Written by Martha Valiquette
Sitting poolside in southwest Mexico dreaming of buying a wee little apartment. Just a two bedroom in a nice spot. We could leave our house to our grown son or let it out for six months of the year. What a tidy little life we would have now that we are both retired, hubby and I. We would go to the beach every morning to do a bit of yoga. Swim. Eat tons of guacamole and ceviche. The odd margarita. Mmmmm. A tidy, little life.
Ah, but there’s a wrinkle in said plan.
If I’m not absolutely careful with medications, (yes, plural) sleep, sun, frivolity, bloodwork and following up with both medical and psychiatric doctors as well as talk therapy with a social worker. If I’m not on top of this thing, I could easily be poolside talking to an invisible Virgin Mary. You see, mental illness is not tidy. Nor is it little. But it is life.
I am blessed in many ways, and some have told me that I ‘have it all’. If by that you mean waking up out of a dead sleep in the grips of a panic attack with lifelike apparitions about, then, yes. I do have it all. Or being amped up such that sleep is just impossible. Then yes. I do. You see, the amped up aspect means hypomania. Hypomania is dangerous as it makes me lose my sense of judgment. I also just get downright pushy and annoying, argumentative.
Let’s touch on another true danger. Suicidal thoughts and plans can occupy my racing mind when hypomania settles into my tidy little life. In order to combat the situation, I second and third guess everything I do and say. I will often get quiet and sensitive and will overthink even the tiniest of decisions. Should I have a coffee or not. Maybe I should never have coffee again. Ok. Maybe I’ll only have coffee every other day but only if it’s sunny and definitely only if it’s before noon on Monday on my patio and only if a squirrel is watching while checking another nut. And on and on it goes. Yes, shades of Rainman.
From hypo to full on mania is just a step away. Maybe a few sleepless, lonely, frustrating and scary nights. With full on mania, I talk to and touch everyone. I call folks at 3 in the morning repeatedly. When talking to complete strangers in the street or in a shop I take hold of their hand and tell them about their life and what to do with it while eerily urging them to look deeply into my eyes. Believe it or not, some folks do actually play along. I think, ‘Bless them’. Hubby is like ‘ok Marti, this is the last one.’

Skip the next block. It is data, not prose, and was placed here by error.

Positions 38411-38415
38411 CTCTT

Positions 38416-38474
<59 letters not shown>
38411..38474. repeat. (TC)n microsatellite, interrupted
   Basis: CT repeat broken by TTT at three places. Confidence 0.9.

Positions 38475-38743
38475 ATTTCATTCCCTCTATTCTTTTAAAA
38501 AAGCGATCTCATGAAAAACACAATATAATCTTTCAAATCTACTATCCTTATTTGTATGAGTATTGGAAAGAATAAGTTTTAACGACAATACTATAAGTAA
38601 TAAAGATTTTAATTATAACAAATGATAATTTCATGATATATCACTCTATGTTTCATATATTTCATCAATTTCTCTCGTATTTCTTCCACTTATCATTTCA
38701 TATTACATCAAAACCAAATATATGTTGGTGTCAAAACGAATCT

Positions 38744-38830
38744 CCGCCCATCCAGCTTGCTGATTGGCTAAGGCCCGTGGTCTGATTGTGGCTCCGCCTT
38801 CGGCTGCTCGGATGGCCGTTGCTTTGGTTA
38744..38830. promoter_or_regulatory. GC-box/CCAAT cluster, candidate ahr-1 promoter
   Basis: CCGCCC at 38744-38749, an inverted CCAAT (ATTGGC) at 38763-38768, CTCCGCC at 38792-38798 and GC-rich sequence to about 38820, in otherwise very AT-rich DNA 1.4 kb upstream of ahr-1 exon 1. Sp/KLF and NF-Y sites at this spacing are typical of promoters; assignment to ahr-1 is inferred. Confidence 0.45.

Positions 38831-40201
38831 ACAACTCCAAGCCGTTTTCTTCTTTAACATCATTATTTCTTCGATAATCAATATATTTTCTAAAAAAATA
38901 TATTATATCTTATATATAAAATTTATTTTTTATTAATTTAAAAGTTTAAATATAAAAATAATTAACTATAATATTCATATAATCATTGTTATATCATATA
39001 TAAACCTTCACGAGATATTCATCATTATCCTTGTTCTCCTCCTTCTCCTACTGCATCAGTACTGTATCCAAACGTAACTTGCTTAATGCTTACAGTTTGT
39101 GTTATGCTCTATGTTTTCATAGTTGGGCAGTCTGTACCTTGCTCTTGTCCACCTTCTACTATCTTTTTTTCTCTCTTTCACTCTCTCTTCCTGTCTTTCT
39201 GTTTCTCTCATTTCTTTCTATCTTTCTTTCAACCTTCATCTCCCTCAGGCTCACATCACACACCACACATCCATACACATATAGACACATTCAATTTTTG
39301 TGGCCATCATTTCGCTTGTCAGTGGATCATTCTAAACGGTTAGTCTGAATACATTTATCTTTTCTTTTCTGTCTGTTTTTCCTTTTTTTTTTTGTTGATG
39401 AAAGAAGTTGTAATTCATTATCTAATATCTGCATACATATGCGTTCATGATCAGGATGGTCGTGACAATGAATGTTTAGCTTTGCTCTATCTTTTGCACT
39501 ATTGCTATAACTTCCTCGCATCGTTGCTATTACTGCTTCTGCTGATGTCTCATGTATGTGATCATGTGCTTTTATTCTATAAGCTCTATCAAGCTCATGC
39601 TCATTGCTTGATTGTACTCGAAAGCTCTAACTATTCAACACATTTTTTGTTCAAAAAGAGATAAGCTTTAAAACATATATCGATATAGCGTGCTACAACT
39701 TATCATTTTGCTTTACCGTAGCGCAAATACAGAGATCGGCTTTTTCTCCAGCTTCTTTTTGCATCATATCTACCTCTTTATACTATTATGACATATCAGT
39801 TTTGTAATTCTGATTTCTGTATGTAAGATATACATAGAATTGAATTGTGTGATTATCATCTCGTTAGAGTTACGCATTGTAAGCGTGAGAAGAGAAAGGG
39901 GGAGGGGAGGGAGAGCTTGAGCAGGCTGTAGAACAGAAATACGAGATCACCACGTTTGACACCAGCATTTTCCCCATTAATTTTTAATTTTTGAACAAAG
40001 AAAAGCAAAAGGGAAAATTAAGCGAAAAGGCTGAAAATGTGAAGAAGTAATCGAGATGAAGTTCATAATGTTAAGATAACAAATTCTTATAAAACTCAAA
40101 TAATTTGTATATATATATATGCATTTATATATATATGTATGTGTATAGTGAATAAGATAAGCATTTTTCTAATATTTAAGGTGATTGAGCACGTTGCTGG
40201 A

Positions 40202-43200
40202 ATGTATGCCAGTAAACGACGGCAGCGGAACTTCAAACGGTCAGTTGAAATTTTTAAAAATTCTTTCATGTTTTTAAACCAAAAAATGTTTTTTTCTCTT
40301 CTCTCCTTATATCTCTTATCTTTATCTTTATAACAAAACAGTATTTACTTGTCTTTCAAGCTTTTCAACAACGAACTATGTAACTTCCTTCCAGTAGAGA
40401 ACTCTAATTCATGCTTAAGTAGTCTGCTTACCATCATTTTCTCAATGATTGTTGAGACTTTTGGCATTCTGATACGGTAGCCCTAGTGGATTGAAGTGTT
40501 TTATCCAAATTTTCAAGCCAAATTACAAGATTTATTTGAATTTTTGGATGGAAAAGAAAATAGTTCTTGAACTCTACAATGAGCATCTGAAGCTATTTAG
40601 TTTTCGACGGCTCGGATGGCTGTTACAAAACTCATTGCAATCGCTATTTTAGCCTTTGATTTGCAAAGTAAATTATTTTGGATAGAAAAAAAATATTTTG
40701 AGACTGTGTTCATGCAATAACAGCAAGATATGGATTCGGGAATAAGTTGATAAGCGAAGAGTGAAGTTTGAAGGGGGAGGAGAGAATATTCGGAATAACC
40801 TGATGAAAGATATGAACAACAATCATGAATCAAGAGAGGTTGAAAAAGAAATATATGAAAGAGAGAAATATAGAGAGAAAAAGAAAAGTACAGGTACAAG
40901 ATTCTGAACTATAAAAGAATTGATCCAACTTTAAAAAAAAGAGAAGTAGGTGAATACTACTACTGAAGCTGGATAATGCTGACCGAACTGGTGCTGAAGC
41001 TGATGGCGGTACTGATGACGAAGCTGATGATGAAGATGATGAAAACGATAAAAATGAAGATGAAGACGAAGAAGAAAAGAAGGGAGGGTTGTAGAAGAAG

The next step after mania is psychosis. Straight-jacket thrown into a rubber room psychosis. Injected with an embarrassing amount of sedative that usually needs repeating to be at all effective. I’ve been psychotic twice. I was unrecognizable even to myself. I escaped the locked psych ward of our area hospital and with a johnny coat flapping, knee socks and Birkenstocks I was running home. It was February. It was dark and minus 20 Celsius but, see, no judgment. Two old ladies encouraged me to get into their warm car then they called 911. I have no idea who they were, but they likely saved my life that night.
Text © Martha Valiquette
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You’re absolutely right. People walk around with a smile on their faces while they are dying or suffering inside. Reach out. Thank you so much for reading and commenting Nicole!
Thank you so much Pebble. Since I have started to open up a strange phenomenon has occurred. Others have also started opening up to me. The next thing they will say is ‘I’ve never told anyone that.’ We need to be open in order to help. It is improving, I feel. Thanks a mil for taking the time and making the effort to comment. (There’s more of my personal psychosis stories on my blog at playinwiththeplayers.blog category: mental illness. )
Thank you for sharing your experience with psychosis. It takes a lot of courage to open up about such a personal and difficult journey. It is wonderful to hear that you were able to receive help and support from strangers during a difficult time. It is important to remember that mental health struggles are not a sign of weakness, and seeking help is a strength. Sending you love and support.
This is beautifully written and shines a light on mental health. no one has any idea what goes inside of someone else.